A report delivered by K4A trustees for UNESCO reporting on Artificial intelligence (AI) which is taking an important part in our lives, the question of educating towards AI becomes increasingly relevant. We argue in this document that although it may be premature to teach AI, we recommend an education to five pillars or core questions which should be of great use in the future:

  1. Data awareness or the capacity of building, manipulating, visualising large amounts of data;
  2. Understanding randomness and accepting uncertainty or the ability to live in a world where models cease to be deterministic
  3. Coding and computational thinking or the skills allowing each to create with code and to solve problems through algorithms
  4. Critical thinking as adapted to the digital society and finally
  5. A series of questions amounting to understand our own humanity in view of the changes AI induces.

Download the report here or scroll down to read


Artificial intelligence has been described as the new electricity. As such, the belief that it will have a profound influence over many fields, of which Education, is widely shared. For instance, in its 2018 report on artificial intelligence, the French committee chaired by Cedric Villani [25] presented Transforming Education as the first “focus”. In [12], hundreds of applications of AI have been scrutinised and mapped to the relevant technologies.

More recently, the JRC report The Impact of Artificial Intelligence on Learning, Teaching, and Education, by Ikka Tuomi et al. [20], considered the different aspects of the questions relating artificial intelligence and learning. And more generally, the question of transforming education with the help of technology is addressed by the Sustainable Development Goal 4 adopted by the United Nations in September 2015, and also by the OECD [13].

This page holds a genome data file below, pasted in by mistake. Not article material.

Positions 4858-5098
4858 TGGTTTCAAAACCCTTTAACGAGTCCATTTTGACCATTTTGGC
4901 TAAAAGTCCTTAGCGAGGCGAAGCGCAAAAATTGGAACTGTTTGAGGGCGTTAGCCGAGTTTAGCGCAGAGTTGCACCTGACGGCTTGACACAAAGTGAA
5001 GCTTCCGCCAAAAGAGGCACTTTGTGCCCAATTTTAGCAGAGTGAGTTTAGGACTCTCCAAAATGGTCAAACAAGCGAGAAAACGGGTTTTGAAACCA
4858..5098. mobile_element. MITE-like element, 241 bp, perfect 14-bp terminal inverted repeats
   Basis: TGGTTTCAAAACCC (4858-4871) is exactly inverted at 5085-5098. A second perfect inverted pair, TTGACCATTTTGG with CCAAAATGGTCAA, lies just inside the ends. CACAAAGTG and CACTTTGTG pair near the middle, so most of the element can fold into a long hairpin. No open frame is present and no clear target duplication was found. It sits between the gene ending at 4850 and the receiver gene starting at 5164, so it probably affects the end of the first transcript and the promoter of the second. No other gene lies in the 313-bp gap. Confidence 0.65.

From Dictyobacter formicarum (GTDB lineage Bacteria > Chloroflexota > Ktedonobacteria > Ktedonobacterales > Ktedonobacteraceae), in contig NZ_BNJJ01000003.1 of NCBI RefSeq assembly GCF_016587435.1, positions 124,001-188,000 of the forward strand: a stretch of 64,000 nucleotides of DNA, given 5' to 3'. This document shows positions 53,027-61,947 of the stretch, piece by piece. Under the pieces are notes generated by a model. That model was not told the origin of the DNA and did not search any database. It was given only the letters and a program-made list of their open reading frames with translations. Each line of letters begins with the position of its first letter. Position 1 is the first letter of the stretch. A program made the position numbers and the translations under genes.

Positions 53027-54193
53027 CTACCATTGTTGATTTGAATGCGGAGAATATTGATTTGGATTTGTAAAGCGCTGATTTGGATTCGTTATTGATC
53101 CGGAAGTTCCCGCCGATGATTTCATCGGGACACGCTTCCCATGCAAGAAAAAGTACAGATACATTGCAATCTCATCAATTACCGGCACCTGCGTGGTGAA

In this report we study the different interactions between AI and Education with an emphasis on the following question: If we accept that artificial intelligence is an important element in tomorrow’s landscape, what are the skills and competences which should appear in the future curricula and how can we help to train the teachers so that they can play the required role?

This report is one of the first addressing these questions: as such it is less built as a synthesis of existing reports with an increment from previous works than as an analysis based on the experience of teachers, researchers, academics and practitioners. A recent exception is the work by the UNESCO itself who has been exploring the links between AI and education [15].

What is AI? Why is the issue of general interest?

The history of artificial intelligence goes back to the history of computing. Alan Turing was interested very early in the topic of machine intelligence [21]: some of the ideas he introduced 70 years ago are still extremely relevant today; he argued in favour of randomness and discussed the implications of machine learning to society. Even if Turing didn’t predict the importance of data, he did understand the machine’s capacity of learning would be key to machine intelligence.

Another of Turing’s contributions to artificial intelligence is what became known as the Turing test: in this test an external (human) examiner has the capacity of interaction with both a machine and a human, but the interface being mechanical, he will have to examine the answers to the interactions rather than their form.